MIAMI (AP) — U.S. government forecasters expect ten to sixteen named storms to form over Atlantic and Caribbean waters in the next six months.
Of those 10-16 storms, 5-9 will be hurricanes and 1-4 will be major hurricanes, according to NOAA.
The six-month Atlantic hurricane season officially starts June 1.
Forecasters predict a 35 percent chance of an above-normal season, a 40 percent chance of a near-normal season, and a 25 percent chance of a below-normal season for the upcoming hurricane season.
NOAA's Climate Prediction Center outlook for the 2018 Atlantic hurricane has a 35% chance of an above-normal season, a 40% chance of a near-normal season, and a 25% chance of a below-normal season. https://t.co/VHM1eBoWZ3 pic.twitter.com/1XLX10wnJg
— NHC Atlantic Ops (@NHC_Atlantic) May 24, 2018
Forecasters are predicting a 75% chance that the 2018 Atlantic hurricane season will be near- or above-average.
“With the advances made in hardware and computing over the course of the last year, the ability of NOAA scientists to both predict the path of storms and warn Americans who may find themselves in harm’s way is unprecedented,” said Secretary of Commerce Wilbur Ross. “The devastating hurricane season of 2017 demonstrated the necessity for prompt and accurate hurricane forecasts.”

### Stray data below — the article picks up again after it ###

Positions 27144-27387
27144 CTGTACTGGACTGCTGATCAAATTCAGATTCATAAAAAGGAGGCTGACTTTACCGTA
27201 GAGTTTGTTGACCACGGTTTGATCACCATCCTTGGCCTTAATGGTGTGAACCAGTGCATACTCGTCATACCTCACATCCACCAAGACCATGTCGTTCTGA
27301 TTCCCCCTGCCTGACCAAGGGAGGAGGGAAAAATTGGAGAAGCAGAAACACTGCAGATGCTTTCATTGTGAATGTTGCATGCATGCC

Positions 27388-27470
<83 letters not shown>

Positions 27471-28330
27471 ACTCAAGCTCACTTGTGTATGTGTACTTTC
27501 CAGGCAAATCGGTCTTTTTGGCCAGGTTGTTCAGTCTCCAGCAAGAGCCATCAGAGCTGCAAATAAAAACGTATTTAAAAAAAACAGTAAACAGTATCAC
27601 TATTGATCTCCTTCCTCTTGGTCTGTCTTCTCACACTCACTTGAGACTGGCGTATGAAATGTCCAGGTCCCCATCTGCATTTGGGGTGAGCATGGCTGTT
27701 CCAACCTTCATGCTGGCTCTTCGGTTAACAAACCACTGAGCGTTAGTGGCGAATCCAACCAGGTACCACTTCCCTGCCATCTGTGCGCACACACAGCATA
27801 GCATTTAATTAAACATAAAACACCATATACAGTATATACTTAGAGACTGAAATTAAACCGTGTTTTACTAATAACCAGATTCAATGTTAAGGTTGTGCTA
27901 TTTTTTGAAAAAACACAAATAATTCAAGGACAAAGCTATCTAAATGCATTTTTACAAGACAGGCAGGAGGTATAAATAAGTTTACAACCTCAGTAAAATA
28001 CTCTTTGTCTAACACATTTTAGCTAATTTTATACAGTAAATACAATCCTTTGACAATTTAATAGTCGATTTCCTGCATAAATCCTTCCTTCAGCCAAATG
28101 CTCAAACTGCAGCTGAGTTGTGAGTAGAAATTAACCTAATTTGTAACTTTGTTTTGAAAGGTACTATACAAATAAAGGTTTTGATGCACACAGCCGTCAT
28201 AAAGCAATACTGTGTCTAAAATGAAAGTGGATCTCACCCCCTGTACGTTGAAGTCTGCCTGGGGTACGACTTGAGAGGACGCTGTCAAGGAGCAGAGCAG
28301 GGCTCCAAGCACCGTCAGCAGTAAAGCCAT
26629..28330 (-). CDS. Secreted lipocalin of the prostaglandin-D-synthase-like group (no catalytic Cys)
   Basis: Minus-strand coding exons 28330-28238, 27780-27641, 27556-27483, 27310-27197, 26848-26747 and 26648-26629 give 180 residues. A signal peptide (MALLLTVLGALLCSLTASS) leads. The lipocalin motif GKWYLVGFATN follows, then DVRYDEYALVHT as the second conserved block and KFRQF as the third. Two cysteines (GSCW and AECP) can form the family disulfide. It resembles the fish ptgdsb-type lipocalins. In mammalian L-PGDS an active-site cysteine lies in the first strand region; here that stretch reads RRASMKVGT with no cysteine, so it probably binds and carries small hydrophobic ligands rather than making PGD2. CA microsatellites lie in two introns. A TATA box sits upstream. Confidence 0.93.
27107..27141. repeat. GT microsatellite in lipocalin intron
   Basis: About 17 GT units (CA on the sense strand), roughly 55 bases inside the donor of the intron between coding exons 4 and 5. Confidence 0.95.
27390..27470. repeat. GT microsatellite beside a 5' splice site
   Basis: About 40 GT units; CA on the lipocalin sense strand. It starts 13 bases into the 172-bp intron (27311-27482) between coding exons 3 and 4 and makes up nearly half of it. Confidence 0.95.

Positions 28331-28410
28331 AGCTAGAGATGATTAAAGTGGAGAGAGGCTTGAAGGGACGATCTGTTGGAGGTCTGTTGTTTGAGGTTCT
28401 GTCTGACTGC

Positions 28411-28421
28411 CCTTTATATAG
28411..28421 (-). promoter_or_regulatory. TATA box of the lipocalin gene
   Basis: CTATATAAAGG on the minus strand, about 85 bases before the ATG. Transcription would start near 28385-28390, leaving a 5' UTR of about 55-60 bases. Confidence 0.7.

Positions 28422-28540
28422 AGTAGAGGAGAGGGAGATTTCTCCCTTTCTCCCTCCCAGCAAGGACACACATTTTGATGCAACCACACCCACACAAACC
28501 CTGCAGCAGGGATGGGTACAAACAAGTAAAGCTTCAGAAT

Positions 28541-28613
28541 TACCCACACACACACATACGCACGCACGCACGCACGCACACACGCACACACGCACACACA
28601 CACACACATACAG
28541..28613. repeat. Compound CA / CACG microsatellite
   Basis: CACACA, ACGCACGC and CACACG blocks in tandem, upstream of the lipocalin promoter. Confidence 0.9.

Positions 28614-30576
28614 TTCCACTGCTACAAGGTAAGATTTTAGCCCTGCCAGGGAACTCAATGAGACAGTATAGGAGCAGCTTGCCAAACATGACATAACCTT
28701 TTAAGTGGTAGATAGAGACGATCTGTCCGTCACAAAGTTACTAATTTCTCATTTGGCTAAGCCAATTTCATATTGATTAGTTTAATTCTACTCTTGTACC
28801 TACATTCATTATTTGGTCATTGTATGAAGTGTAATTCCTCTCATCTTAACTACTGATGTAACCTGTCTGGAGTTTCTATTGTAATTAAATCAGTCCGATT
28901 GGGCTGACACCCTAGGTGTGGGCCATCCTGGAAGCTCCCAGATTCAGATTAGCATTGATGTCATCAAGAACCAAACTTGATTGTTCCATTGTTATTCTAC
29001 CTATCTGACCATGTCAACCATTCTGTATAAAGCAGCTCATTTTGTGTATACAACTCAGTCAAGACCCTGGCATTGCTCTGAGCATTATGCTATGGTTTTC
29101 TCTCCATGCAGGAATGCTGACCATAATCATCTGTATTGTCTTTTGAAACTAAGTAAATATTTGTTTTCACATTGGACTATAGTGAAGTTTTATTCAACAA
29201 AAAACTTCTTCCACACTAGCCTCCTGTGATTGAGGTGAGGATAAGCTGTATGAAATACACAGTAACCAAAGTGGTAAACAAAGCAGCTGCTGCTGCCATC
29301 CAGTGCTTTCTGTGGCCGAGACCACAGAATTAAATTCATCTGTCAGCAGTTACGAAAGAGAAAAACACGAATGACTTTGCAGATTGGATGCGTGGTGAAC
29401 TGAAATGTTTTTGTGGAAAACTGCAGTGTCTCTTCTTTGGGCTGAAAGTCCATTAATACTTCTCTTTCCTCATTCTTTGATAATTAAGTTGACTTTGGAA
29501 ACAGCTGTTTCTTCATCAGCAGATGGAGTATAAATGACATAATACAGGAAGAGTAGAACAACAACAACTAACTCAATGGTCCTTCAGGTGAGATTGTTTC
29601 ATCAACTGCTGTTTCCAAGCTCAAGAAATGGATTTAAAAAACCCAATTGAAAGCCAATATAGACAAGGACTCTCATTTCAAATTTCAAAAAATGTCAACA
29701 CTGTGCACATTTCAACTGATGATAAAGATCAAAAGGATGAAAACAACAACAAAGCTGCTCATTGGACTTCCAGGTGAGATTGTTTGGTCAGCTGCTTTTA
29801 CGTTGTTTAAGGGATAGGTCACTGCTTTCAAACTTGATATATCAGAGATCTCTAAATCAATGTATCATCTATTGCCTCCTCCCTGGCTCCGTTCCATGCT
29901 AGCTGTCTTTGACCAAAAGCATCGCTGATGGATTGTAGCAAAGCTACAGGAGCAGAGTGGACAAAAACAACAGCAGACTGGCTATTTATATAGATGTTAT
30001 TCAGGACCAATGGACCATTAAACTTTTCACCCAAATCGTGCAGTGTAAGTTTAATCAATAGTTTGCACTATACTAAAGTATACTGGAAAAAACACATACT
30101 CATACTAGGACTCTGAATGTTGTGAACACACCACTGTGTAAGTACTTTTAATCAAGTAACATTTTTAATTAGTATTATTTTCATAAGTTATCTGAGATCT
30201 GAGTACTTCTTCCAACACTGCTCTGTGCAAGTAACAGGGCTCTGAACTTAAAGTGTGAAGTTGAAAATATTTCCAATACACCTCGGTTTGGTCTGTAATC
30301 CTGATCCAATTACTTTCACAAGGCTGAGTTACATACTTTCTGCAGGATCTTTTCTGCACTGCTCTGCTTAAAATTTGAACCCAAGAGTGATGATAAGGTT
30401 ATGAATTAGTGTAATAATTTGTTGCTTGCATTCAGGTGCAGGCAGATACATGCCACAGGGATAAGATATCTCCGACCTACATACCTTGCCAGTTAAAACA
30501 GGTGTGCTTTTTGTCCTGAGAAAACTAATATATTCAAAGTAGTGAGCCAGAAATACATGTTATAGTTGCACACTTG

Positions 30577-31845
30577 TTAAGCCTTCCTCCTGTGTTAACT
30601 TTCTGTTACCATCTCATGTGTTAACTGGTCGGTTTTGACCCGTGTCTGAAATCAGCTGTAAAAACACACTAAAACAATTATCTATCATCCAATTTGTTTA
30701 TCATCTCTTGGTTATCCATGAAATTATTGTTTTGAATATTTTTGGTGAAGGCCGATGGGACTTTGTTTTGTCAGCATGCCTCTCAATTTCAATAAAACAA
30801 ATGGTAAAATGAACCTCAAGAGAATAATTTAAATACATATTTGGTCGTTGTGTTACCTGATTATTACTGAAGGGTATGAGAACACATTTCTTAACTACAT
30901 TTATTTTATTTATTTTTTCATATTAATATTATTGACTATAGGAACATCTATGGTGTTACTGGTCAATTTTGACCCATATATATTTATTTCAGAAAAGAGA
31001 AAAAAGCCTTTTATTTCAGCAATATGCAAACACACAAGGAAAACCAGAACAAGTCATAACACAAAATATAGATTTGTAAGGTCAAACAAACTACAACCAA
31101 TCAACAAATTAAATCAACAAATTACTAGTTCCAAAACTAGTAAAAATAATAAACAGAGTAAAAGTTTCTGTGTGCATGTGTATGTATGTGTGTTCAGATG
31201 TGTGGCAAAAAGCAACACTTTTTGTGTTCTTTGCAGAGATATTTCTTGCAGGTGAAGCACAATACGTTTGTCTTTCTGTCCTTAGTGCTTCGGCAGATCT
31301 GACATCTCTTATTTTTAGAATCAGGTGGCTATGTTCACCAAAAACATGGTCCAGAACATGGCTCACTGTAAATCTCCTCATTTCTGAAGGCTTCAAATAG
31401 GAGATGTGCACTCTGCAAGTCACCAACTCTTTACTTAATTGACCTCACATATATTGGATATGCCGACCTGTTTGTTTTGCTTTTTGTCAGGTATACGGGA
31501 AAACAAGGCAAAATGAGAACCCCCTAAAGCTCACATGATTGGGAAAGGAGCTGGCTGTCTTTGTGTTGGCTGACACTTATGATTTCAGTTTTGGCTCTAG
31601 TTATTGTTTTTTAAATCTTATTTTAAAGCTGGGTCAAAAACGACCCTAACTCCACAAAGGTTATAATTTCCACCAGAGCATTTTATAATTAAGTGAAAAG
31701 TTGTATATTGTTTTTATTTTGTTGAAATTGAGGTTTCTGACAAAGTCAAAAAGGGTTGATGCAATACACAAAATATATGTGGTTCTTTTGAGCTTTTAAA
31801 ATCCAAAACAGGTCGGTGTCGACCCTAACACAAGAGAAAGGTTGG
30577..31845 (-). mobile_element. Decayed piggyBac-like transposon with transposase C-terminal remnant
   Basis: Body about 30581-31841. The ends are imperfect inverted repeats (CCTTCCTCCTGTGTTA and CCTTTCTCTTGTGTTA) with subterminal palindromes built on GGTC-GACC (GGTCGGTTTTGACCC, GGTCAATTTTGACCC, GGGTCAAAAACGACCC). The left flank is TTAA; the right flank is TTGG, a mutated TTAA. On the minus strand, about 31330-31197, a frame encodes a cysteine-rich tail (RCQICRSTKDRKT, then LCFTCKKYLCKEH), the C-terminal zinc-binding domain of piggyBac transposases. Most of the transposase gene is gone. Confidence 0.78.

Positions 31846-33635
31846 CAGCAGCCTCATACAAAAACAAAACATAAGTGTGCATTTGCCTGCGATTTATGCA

National Oceanic and Atmospheric Administration forecasters released their storm season outlook Thursday at the agency’s aircraft operations center in Lakeland, Florida. That facility is the base for NOAA’s “hurricane hunter” aircraft that fly into storms to collect data used in storm forecasts.
NOAA predicted that 2017 would be an above-average season, and it certainly was: A trio of devastating hurricanes — Harvey, Irma and Maria — ravaged Texas, Florida, Puerto Rico and many Caribbean islands. Overall, last year saw 17 named storms, including 10 hurricanes.